The Prime Minister’s renegotiation deal on the UK’s European Union membership is a package of changes to EU rules. It was agreed by European leaders on 19 February 2016.
There’s been a great deal of speculation about whether the changes in the EU deal are significant and, separately, whether the deal itself will stick.
As these are first and foremost legal questions, we’ve asked impartial legal experts from leading universities to answer them.
None of our expert panel suggested that the deal amounts to a fundamental change in the UK-EU relationship.
But some individual changes will be important to many people—particularly when it comes to EU immigration and benefits rules.
The end of the beginning
As both its supporters and opponents would agree, the EU is a creature of rules. In more formal language, it’s “founded on… the rule of law”.
That means that European leaders can’t make even these relatively limited changes to the EU with the wave of a wand.
Many of the most high-profile changes will need to be made into new EU laws.
So in a way, the deal struck in February is not the end of the renegotiation.
As Professor Catherine Barnard writes, the general rule guaranteeing free movement of people is in the EU treaties.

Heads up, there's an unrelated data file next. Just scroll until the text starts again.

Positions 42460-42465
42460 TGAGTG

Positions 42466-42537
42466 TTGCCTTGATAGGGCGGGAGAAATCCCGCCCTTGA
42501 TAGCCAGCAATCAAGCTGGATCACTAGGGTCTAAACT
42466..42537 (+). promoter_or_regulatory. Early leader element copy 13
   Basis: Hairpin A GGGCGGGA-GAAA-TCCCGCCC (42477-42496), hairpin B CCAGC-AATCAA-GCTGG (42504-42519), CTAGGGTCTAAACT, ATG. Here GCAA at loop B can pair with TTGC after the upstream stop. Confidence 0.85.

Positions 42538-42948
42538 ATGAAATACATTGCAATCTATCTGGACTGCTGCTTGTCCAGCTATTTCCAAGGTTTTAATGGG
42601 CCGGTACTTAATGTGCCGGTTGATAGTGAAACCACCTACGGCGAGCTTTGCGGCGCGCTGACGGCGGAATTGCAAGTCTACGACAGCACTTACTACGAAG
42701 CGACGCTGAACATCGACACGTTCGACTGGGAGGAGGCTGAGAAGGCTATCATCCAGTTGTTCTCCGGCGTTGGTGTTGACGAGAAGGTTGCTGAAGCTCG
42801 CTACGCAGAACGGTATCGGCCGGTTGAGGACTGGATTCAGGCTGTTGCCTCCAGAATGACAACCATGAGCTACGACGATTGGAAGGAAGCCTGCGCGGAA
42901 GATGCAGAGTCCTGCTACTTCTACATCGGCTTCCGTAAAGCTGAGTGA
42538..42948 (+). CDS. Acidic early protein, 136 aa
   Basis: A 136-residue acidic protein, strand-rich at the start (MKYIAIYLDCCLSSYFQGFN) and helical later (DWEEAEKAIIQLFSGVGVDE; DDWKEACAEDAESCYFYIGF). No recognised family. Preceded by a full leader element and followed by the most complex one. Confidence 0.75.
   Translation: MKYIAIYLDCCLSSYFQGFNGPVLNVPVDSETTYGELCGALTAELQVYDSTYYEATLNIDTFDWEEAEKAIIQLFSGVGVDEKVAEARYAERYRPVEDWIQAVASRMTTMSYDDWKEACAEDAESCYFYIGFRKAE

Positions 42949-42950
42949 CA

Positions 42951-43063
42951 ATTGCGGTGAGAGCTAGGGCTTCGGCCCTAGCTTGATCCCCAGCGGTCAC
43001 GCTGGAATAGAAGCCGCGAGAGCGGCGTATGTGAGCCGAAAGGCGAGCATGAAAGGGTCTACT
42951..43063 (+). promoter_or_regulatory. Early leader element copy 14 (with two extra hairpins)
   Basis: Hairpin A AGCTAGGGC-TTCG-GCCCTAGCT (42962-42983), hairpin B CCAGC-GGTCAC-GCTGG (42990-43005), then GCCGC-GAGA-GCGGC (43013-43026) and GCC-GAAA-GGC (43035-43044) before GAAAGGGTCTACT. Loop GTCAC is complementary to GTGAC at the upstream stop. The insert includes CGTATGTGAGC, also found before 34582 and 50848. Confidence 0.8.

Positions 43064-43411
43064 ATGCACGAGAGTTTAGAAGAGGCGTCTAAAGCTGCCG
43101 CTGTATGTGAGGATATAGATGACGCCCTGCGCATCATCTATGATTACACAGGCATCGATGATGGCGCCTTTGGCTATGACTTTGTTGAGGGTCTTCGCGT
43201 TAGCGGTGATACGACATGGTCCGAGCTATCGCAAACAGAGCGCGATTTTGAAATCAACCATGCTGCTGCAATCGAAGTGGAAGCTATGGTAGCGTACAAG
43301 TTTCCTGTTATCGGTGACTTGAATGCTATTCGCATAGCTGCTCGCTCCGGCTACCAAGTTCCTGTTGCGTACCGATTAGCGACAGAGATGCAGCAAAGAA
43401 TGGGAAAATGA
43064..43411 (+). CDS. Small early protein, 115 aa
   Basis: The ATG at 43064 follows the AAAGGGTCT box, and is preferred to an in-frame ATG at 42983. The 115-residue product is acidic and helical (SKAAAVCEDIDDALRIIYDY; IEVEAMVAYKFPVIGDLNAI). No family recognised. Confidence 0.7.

This means reducing immigration from the EU can’t be done simply by, say, putting a cap on the number of people allowed to enter.
The government’s renegotiation has secured some changes that it hopes will have a knock-on effect on the number of immigrants.
None of these changes are an outright challenge to free movement, but they do expand the exceptions to it, and what people are entitled to when they move to another country.
Benefits for EU workers
The deal’s big-ticket item is the so-called “emergency brake”. This would allow any member country to limit access to in-work benefits for EU immigrants for up to four years.
Professor Eleanor Spaventa explains that this would only take effect for new EU immigrants. The brake would stop people who arrive in the UK after it’s been pulled from getting in-work benefits such as tax credits.
But those workers would become entitled to gradually increasing payments over time, until by the end of four years they’re on an equal footing with British workers.
And the brake still needs other countries’ approval even after being signed off in principle. First, EU law has to change to allow it—a job for the European Parliament as well as government representatives on the EU Council.
The Council then has to approve an application by the UK, or any other country, to actually apply the brake.
Even then, the very existence of the brake could still be challenged at the EU court.
Professor Steve Peers thinks that the brake is vulnerable to such a challenge, and in a way this isn’t surprising. It’s a significant change to EU law without changing the treaties that control that law.
Child benefit claims by EU migrant workers whose for children who live in their home country are also targeted.
Dr Charlotte O’Brien notes that the changes to benefits rules won’t stop these cross-border child benefit claims. This avoids head-on conflict with free movement law.